con·voy /ˈkɑnˌvɔɪ, kənˈ/
Con·voy v. t. [imp. & p. p. Convoyed p. pr. & vb. n. Convoying.] To accompany for protection, either by sea or land; to attend for protection; to escort; as, a frigate convoys a merchantman.
I know ye skillful to convoy
The total freight of hope and joy. --Emerson.
1. The act of attending for defense; the state of being so attended; protection; escort.
To obtain the convoy of a man-of-war. --Macaulay.
2. A vessel or fleet, or a train or trains of wagons, employed in the transportation of munitions of war, money, subsistence, clothing, etc., and having an armed escort.
3. A protection force accompanying ships, etc., on their way from place to place, by sea or land; an escort, for protection or guidance.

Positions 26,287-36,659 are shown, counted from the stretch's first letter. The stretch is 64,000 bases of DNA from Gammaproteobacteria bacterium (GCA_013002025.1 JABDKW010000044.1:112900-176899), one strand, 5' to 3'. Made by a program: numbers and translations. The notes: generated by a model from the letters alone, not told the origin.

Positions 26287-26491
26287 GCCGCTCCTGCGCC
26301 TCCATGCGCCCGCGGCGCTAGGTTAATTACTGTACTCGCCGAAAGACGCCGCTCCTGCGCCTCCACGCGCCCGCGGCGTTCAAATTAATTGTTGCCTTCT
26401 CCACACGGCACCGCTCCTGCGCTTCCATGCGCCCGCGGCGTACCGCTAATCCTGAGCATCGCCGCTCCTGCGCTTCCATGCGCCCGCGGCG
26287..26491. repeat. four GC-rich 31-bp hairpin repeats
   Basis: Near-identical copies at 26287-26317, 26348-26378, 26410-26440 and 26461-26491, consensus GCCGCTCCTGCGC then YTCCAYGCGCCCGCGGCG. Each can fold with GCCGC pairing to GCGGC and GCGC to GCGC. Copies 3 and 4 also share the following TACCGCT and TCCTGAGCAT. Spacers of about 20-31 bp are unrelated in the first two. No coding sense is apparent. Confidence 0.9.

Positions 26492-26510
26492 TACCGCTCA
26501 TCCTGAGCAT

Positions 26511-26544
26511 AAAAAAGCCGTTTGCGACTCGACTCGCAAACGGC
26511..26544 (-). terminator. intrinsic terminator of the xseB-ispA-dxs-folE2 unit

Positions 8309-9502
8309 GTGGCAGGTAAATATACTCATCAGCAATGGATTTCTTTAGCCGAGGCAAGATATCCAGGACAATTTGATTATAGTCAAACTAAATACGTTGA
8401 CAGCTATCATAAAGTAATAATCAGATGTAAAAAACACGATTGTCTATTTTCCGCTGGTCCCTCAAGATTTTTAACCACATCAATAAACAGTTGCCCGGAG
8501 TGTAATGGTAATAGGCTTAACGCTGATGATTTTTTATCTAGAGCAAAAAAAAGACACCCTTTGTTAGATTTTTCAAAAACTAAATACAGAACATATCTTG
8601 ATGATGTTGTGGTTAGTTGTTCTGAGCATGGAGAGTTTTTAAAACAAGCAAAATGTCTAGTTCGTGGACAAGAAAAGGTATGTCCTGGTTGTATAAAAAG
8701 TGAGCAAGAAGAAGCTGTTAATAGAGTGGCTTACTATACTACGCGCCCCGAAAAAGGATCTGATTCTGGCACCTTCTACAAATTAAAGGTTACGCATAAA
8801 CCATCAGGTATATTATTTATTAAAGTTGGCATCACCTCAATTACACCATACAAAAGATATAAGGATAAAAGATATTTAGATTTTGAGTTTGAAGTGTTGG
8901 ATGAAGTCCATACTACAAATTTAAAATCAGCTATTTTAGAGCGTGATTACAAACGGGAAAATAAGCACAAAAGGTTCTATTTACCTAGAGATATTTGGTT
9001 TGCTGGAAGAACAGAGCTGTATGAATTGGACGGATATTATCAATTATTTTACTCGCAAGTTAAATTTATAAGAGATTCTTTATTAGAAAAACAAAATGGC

When every morn my bosom glowed
To watch the convoy on the road. --Emerson.
4. Conveyance; means of transportation. [Obs.]
5. A drag or brake applied to the wheels of a carriage, to check their velocity in going down a hill.
n 1: a procession of land vehicles traveling together
2: a collection of merchant ships with an escort of warships
3: the act of escorting while in transit
v : escort in transit; "the trucks convoyed the cars across the
battle zone"; "the warships convoyed the merchant ships
across the Pacific"